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|Title:||Trade and Terrorism: The Effects of Foreign Financial Interactions on Domestic Terror|
|Abstract:||Effective counterterrorism requires a strong understanding of the root causes of terror and what sorts of policies might address these causes. This research employs country and time fixed panel analysis across the years 1970 to 2007 to investigate the effects of financial interactions -- such as trade, development assistance, and foreign direct investment -- on the frequency of terrorist attacks through the mechanism of globalization and its implications on political and social institutions. Because domestic terrorism can has spillover effects into transnational terror and because it is more straightforward to address, this analysis focuses solely on domestic terror events. Although the results of this inquiry are insignificant to identify a link between foreign financial interactions and changes in the rate of domestic terror, this research serves to make headway into an as yet relatively unexplored policy channel for addressing the problem of terrorism.|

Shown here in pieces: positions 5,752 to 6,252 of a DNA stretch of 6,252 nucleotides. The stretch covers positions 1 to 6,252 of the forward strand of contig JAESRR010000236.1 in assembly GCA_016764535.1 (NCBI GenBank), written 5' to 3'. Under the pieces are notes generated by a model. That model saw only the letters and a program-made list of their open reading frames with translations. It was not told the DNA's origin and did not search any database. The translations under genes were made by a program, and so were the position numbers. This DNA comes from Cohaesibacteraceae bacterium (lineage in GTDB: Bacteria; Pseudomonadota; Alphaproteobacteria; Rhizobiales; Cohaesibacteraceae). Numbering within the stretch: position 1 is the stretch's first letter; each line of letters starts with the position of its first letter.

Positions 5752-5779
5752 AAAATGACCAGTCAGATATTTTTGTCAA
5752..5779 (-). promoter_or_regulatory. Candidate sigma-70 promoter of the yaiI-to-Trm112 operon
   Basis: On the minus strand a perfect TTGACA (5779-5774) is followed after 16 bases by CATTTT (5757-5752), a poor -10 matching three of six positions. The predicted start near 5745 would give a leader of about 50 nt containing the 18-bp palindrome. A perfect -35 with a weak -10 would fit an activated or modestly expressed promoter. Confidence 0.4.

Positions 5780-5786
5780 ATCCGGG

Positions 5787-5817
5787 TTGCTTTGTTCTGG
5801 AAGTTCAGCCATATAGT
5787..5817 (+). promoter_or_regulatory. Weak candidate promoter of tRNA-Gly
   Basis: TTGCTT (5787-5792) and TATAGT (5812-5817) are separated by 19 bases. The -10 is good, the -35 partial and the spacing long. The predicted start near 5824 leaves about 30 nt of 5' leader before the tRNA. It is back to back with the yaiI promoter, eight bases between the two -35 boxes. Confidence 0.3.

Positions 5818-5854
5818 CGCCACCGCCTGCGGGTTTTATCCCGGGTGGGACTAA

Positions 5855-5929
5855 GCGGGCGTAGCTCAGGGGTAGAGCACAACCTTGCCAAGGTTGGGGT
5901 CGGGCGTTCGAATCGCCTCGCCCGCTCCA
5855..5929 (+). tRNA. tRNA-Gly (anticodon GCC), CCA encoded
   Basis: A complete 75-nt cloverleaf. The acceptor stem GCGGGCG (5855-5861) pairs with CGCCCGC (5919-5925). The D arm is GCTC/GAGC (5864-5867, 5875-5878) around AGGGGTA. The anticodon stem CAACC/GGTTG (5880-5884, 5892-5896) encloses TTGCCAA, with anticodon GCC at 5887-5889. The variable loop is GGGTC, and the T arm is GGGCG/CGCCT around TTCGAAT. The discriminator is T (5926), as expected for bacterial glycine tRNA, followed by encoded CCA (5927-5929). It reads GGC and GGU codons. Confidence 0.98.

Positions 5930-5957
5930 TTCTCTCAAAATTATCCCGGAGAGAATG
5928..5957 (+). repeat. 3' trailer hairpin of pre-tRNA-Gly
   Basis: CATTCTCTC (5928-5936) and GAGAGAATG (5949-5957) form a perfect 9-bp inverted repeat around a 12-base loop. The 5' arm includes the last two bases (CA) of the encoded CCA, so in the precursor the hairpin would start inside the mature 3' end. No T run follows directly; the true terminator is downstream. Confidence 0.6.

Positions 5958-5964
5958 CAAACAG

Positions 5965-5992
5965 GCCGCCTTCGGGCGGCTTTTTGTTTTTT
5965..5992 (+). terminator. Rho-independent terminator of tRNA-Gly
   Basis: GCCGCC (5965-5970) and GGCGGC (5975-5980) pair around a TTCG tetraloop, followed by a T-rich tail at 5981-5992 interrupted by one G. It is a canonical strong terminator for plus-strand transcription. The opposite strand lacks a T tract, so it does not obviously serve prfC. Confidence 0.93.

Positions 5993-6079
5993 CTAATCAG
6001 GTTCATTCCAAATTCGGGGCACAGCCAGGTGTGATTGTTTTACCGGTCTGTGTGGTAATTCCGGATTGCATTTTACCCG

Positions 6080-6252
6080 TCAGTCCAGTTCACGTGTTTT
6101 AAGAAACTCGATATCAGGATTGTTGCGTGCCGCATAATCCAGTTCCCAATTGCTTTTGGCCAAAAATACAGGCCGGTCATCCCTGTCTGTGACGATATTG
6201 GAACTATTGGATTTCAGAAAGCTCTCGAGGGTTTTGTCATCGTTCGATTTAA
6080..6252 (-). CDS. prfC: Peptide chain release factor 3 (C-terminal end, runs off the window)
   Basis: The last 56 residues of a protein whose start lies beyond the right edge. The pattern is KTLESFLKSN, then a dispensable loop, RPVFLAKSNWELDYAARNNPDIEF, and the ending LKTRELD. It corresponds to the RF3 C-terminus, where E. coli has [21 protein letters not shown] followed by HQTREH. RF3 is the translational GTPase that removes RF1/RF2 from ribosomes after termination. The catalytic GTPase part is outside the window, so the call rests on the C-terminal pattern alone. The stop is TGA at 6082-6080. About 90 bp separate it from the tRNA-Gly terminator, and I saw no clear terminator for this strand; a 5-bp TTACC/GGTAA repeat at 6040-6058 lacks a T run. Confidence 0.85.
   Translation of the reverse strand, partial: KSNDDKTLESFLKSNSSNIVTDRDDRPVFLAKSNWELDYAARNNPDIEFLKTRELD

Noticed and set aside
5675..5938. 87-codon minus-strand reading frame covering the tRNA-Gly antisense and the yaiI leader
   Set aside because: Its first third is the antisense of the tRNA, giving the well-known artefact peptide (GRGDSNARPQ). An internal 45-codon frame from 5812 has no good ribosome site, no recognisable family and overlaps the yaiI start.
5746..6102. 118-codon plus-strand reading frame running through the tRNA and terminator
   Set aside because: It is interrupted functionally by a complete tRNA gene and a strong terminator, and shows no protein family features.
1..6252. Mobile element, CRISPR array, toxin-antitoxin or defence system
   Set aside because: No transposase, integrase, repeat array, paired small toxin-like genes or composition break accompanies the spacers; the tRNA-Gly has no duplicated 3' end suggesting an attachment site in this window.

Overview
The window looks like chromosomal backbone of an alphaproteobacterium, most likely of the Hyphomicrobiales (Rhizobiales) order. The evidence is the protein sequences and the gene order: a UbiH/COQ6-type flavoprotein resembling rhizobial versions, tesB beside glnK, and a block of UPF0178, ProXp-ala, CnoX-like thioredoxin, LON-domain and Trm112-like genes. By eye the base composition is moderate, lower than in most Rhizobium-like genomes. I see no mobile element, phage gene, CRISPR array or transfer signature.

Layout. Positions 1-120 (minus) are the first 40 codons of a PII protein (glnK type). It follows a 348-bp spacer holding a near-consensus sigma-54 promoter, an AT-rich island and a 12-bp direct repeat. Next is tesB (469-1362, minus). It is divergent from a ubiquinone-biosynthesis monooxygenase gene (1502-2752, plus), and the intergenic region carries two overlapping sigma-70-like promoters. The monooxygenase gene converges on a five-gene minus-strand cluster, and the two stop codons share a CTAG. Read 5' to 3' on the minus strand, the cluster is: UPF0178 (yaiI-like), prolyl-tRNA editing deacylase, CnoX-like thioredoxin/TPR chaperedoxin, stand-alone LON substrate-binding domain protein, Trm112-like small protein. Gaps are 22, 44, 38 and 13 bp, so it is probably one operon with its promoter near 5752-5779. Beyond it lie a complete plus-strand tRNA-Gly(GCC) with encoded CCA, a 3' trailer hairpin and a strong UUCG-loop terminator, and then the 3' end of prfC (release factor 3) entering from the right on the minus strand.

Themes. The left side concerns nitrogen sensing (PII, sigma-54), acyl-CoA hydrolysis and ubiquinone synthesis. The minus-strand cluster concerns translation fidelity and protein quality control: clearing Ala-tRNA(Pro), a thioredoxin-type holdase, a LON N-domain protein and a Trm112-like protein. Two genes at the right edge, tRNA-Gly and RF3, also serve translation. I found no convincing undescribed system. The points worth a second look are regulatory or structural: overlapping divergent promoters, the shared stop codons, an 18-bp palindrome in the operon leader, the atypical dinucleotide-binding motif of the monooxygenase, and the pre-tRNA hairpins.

|Type of Material:||Princeton University Senior Theses|
|Appears in Collections:||Economics, 1927-2016|
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|Economics_Senior_Thesis_Submission_Click_Here_To_Submit_kclong_attempt_2016-04-11-14-35-52_Long_Kathryn.pdf||3.43 MB||Adobe PDF||Request a copy|
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